As the U.S. imposed March 1 deadline rapidly approaches for a trade deal with China, it hasn’t just been the soybean industry negatively impacted in agriculture. The hardwoods industry has also been feeling the pain from the tariff tit-for-tat with China. Randy Cole with Cole Hardwood in Logansport points out that the industry in Indiana is robust.
“Actually, agriculture in the harvest wood industry is more than farming. They employ more people; I think somewhere around 278,000 people in the state.”
Cole says the trade war with China has been crippling for his industry and his company.
“About 40 percent of all the timber in this country eventually ends up in China. Whether it goes over there in log form or boards that get cut up by sawmills and sold through companies like Cole Hardwood. For Cole Hardwood, China is probably 45 percent of all our business right now. So, with the tariffs like they are, it’s been really tough on our company.”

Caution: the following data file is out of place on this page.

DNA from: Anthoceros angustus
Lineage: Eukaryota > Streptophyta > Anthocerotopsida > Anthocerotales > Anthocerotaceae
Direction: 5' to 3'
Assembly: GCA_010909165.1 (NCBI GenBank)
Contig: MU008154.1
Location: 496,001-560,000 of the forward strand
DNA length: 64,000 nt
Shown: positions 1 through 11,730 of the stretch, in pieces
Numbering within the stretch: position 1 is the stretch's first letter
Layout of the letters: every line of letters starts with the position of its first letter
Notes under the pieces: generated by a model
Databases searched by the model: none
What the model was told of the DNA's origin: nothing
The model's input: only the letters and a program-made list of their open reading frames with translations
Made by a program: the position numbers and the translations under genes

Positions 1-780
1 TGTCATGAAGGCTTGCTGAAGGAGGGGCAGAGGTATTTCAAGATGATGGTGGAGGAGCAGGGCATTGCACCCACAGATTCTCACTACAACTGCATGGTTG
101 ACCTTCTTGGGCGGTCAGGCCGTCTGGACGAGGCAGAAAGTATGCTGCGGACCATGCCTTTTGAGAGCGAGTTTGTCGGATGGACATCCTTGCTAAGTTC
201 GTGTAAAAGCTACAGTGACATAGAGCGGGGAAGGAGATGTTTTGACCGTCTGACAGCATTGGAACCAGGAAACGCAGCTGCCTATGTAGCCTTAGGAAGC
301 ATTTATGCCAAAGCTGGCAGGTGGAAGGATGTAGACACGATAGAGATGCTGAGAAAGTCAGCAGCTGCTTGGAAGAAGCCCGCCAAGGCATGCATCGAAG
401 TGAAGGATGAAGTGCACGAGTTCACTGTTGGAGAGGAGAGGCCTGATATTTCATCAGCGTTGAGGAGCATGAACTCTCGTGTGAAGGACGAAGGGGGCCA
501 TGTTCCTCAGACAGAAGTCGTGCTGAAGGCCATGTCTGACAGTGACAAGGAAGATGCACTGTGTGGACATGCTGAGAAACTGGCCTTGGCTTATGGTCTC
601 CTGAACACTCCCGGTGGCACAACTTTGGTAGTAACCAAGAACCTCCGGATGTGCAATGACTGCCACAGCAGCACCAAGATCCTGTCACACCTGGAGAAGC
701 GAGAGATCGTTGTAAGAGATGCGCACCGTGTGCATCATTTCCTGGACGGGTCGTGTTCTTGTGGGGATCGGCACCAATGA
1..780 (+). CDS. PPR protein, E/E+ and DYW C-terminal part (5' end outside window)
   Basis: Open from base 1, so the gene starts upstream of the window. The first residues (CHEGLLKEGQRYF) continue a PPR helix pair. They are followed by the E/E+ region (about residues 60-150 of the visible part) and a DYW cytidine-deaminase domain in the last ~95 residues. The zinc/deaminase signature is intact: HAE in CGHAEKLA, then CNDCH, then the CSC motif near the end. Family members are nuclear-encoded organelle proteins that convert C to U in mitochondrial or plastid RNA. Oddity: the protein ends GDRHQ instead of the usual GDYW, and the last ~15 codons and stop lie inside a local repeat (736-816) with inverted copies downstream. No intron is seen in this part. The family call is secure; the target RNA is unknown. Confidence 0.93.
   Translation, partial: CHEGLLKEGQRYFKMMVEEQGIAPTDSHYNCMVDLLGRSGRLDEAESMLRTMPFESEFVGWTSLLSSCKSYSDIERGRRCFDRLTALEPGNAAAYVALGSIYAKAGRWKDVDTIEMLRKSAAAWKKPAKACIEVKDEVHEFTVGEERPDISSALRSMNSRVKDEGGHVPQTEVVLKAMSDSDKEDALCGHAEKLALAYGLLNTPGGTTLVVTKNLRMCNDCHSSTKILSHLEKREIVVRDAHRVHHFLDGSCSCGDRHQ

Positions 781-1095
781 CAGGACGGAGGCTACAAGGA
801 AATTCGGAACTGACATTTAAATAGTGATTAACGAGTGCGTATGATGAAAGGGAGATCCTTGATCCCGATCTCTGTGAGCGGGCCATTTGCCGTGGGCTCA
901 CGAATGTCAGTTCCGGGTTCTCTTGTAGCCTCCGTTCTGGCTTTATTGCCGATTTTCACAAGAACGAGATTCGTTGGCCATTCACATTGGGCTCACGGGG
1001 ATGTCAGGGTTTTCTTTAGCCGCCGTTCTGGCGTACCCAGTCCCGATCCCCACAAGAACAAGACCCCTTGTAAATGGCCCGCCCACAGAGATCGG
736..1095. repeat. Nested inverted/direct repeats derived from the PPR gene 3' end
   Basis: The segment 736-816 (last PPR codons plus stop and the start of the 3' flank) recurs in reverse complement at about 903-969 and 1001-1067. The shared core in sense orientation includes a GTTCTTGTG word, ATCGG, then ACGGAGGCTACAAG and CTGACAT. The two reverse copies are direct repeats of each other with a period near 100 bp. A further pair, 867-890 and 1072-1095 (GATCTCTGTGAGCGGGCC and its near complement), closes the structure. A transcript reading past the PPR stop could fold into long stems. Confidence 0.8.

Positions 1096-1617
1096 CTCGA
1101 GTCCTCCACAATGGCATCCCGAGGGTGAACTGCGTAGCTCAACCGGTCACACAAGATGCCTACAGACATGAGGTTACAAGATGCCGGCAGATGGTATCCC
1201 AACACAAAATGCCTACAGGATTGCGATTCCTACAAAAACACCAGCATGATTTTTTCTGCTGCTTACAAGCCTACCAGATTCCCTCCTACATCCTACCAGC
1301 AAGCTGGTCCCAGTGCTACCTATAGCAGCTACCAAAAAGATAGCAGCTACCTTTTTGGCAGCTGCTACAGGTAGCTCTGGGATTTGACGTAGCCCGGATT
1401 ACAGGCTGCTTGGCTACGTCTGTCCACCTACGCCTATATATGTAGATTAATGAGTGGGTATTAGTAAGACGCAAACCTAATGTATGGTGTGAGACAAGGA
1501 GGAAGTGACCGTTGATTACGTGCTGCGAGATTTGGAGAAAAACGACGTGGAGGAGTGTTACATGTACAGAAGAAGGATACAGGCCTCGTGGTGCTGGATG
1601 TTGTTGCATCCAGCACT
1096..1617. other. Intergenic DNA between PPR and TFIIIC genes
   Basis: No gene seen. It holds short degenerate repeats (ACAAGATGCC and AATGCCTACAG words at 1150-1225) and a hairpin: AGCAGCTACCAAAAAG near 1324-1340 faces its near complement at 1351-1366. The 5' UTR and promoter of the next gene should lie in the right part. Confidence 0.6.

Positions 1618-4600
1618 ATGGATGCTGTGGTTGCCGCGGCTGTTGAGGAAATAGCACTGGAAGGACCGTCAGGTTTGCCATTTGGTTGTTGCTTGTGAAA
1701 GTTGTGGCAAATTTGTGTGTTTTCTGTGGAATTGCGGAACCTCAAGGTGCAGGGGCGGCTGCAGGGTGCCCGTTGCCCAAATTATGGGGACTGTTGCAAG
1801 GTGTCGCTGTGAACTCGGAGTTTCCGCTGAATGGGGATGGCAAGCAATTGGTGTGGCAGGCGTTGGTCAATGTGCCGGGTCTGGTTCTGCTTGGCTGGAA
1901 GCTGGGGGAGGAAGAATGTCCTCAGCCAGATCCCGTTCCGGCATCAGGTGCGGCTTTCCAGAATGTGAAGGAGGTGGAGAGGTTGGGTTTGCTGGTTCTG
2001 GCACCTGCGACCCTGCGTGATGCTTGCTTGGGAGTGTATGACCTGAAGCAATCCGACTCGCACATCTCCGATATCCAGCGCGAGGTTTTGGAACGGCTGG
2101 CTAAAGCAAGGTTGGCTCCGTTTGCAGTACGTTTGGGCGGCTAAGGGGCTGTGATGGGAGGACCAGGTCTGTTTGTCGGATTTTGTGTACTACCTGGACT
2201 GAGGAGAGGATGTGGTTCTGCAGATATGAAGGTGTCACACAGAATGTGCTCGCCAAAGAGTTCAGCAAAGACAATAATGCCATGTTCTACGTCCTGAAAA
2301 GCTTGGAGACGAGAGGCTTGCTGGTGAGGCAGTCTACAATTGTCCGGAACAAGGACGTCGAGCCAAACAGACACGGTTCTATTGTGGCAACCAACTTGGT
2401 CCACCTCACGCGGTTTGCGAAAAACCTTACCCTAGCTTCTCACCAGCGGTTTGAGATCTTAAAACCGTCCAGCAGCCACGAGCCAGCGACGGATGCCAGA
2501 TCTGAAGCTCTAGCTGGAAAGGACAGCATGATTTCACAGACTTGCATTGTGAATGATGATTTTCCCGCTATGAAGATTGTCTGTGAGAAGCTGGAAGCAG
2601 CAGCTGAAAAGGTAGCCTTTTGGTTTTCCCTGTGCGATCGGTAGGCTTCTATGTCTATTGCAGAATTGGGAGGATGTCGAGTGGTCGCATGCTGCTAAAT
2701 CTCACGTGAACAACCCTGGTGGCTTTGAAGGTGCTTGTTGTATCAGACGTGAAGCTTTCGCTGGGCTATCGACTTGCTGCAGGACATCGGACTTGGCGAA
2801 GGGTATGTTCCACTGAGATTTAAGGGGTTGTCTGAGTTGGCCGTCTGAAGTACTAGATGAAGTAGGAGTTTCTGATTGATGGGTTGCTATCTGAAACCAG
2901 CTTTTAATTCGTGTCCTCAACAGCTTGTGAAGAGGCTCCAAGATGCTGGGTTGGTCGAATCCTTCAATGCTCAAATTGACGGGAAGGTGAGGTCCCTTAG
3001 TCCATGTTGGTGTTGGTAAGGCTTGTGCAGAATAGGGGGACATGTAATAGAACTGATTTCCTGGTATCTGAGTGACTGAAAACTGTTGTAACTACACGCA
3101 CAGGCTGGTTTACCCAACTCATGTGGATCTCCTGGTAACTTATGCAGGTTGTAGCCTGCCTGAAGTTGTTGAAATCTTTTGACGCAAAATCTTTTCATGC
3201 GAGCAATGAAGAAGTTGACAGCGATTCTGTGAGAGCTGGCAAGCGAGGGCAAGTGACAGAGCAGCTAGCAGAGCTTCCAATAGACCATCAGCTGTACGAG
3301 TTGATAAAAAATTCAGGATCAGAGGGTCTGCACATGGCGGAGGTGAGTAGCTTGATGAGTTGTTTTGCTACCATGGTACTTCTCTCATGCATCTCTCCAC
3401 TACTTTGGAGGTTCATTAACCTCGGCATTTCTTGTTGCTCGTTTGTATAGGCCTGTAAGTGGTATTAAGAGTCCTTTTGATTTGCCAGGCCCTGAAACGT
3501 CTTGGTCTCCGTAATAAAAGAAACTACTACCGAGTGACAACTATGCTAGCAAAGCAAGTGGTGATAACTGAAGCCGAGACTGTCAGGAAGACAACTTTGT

Cole is hopeful that the reports of progress during talks this week in DC are true. He’s ready to get things back to business as usual.
“We’re trying to hold on to our employees in this tight market for labor, we don’t want to lose anybody, but we really need this thing settled pretty quick and get back to doing business.”
The trade implications for the hardwoods industry was likely a driver behind the Indiana State Department of Agriculture recently unveiling a new strategy to grow the hardwoods industry in the state. You can read more about that here.